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Clean Power Army sustainability report calls for conservation and alternative energy

Published on November 9th, 2012 | by Tina Casey

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Sandy Is The Next War, According To Army Sustainability Report

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November 9th, 2012 by  

 
In an eerie bit of timing, last week the U.S. Army released a major document called Sustainability Report 2012. Eerie, because the release came just as Hurricane Sandy roared into the mid-Atlantic states and brought about the most devastating coastal flooding ever seen in that region. Coming on the heels of two destructive storms in the same area barely one year ago, Sandy is yet another indicator that global warming is linked to an increase in extreme weather events, and it also illustrates how tightly climate change is entwined with national security. Hurricane Sandy is, in fact, the war that the Army has been preparing to fight.

Army sustainability report calls for conservation and alternative energy


 

U.S. Army Sustainability Report 2012

The Army’s Sustainability Report 2012 does not pussyfoot around the issue of global warming. From the beginning it states that “rising demand for scarce resources, increasing regional unrest, and the effects of climate change are just some of the trends that will affect our future security environment.”

In that context, the report lays out a long-term national defense strategy grounded in energy conservation,  alternative energy, water conservation and sustainable waste management.

While clearly focused on military goals,  the report also is not shy about identifying environmental sustainability with fundamental human welfare. The opening paragraph lays it all out:

“Training, equipping, and supporting the Army’s operations require land, resources, and people. By implementing sustainability principles and practices, the Army will decrease future mission constraints, increase flexibility and resilience, safeguard human health, improve Army quality of life, and enhance the natural environment.”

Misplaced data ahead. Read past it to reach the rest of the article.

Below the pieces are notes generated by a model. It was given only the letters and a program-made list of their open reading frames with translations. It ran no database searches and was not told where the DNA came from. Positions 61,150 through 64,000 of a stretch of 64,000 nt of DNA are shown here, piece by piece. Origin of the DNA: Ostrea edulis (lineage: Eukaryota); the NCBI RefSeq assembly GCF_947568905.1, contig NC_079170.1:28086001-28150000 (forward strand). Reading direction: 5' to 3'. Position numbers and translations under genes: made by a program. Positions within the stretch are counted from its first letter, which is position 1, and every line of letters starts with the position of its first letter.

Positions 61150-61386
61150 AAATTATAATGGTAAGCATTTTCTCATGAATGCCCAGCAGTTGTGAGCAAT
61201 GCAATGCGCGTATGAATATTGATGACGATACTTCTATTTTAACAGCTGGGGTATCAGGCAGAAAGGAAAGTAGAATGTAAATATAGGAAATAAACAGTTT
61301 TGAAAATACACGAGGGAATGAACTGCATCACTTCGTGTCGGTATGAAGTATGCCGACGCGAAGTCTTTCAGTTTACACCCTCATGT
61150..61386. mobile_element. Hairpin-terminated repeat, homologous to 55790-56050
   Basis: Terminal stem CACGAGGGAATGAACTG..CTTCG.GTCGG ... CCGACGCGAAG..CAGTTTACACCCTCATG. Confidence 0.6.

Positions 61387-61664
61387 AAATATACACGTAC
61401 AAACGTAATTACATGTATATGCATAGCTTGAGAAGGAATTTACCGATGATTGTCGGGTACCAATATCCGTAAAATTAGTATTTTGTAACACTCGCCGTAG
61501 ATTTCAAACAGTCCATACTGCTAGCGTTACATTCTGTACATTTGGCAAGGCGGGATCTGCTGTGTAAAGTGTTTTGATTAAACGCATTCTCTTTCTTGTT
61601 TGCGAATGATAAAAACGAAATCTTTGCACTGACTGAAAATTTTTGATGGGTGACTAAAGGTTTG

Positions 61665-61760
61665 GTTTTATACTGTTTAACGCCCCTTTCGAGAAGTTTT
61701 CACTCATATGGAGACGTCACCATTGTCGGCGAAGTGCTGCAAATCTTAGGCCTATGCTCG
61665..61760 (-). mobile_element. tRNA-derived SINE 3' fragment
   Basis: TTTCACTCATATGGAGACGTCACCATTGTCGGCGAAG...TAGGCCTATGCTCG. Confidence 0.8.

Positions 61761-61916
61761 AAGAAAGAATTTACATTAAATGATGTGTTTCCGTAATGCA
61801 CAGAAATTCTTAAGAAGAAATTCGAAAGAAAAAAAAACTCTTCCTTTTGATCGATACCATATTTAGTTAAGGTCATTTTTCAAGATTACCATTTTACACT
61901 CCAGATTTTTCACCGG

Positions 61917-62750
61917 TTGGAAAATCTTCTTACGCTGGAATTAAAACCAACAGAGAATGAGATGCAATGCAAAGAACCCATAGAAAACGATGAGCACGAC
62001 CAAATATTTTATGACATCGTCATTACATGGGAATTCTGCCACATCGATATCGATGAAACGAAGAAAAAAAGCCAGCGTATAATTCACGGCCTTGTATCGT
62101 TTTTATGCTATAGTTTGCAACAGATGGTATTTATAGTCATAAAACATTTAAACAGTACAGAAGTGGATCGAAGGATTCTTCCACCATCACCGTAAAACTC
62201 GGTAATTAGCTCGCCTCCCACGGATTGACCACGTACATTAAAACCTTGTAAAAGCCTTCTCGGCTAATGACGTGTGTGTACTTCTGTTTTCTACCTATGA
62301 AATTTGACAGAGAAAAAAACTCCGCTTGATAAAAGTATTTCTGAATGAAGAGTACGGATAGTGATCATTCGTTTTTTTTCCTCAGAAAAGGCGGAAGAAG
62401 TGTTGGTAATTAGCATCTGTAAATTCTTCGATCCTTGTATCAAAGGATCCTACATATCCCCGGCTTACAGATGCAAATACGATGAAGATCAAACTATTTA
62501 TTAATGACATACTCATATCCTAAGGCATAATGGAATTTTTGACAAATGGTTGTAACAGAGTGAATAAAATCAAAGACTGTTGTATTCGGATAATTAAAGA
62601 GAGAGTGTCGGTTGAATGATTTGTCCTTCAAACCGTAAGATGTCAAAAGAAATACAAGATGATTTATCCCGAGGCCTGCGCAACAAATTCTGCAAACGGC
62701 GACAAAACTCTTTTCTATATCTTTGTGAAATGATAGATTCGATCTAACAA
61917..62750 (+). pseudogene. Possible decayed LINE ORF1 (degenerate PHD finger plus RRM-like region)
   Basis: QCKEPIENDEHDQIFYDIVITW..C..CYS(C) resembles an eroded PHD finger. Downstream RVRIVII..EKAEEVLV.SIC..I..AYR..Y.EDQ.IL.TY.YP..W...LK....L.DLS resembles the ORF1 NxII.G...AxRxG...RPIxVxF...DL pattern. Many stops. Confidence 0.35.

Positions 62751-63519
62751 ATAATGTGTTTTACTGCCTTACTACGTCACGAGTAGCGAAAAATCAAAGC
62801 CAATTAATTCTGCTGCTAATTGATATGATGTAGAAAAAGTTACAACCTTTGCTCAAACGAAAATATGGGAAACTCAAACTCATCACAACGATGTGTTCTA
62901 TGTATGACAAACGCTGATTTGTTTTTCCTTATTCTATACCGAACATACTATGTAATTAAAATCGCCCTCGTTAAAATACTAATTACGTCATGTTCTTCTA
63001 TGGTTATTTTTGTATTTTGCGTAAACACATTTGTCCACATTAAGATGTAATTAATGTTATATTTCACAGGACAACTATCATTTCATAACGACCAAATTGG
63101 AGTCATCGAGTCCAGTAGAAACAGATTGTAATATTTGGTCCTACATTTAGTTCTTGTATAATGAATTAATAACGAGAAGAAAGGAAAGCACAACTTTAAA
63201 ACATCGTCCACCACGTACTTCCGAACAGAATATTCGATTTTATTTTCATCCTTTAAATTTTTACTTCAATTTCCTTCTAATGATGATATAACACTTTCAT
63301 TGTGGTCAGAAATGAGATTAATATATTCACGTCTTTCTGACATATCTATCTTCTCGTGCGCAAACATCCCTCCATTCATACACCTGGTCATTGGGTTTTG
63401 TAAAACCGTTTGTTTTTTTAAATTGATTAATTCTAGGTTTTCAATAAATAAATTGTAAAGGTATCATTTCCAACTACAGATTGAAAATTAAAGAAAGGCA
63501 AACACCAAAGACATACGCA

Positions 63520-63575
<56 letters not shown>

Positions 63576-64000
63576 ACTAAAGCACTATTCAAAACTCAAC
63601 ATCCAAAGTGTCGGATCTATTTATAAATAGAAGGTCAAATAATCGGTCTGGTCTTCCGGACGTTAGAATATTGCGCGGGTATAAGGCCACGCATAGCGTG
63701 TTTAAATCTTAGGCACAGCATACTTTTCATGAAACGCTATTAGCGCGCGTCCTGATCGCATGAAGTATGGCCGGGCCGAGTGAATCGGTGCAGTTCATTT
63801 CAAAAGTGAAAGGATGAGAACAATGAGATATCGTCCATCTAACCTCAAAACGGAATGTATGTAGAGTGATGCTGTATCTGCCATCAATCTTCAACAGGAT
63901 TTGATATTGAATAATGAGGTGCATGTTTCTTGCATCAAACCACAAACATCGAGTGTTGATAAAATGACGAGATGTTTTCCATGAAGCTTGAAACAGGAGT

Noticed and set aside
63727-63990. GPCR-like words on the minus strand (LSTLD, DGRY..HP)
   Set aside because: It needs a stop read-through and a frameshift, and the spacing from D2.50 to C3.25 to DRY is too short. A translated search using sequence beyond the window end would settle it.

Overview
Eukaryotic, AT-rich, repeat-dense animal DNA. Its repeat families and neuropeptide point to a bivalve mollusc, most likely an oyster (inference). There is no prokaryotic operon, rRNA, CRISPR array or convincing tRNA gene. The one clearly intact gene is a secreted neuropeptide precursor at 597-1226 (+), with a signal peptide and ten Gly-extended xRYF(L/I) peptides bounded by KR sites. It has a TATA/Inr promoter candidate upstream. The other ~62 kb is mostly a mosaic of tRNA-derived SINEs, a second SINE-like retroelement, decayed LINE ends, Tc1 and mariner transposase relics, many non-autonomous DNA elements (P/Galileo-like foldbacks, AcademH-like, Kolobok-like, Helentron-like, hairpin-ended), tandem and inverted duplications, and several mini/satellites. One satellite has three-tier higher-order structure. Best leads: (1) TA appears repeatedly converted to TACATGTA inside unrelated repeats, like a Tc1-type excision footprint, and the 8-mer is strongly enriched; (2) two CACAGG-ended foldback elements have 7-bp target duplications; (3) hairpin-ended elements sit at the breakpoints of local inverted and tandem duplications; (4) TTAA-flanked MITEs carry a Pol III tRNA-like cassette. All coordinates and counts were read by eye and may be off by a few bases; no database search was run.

A Blueprint for Sustainability

The report covers actions taken in 2010 and 2011. At the policy-making end, the Army took the important steps of forming the Senior Energy and Sustainability Council and issuing the Army Sustainability Campaign Plan.  Together, these establish the institutional framework that is needed to bring about top-to-bottom change in an organization. That means identifying sustainability as a unifying goal that prioritizes and guides future action.

At the implementation end, the actions include large-scale projects such as Army Net Zero, which aims to demonstrate that sprawling, complex facilities can be taken off the grid and meet net zero standards for energy, water, and/or waste.

The Army also launched the Energy Initiatives Task Force in 2011. This is an office staffed with specialists whose mission it is to relieve base commanders from the administrative burden of getting utility-scale solar power and other alternative energy installed at Army facilities. A recent memorandum of understanding between the Departments of Defense and the Interior will help streamline the Army’s alternative energy construction process, too.

On a more brick-by-brick end of the scale, the actions include habitat and wildlife conservation on training grounds, a stepped-up focus on wellness and family life, and reducing or eliminating the use of toxic materials.

Any and all of the actions outlined in the report already have a civilian counterpart (the net zero waste initiative is one good example).

Moving beyond the Sustainability Report, the Army is leading a cultural revolution that should make the collective hair of Glenn Beck, Rush Limbaugh, and Fox News stand on end. Its newly launched “The Power is in Your Hands” initiative calls upon each Soldier and civilian to participate in an “energy-informed culture” grounded in new technology and smart choices.

That’s something the “support our troops” faction in Congress might want to keep in mind when their new term begins in 2013.

(Disclosure note: I live and work in Sandy’s path. More on that in the next post!)

Image: Arizona Army National Guard Eco-Building, some rights reserved by U.S. Army Environmental Command

Follow me on Twitter: @TinaMCasey

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About the Author

Tina Casey specializes in military and corporate sustainability, advanced technology, emerging materials, biofuels, and water and wastewater issues. Tina’s articles are reposted frequently on Reuters, Scientific American, and many other sites. Views expressed are her own. Follow her on Twitter @TinaMCasey and Google+.



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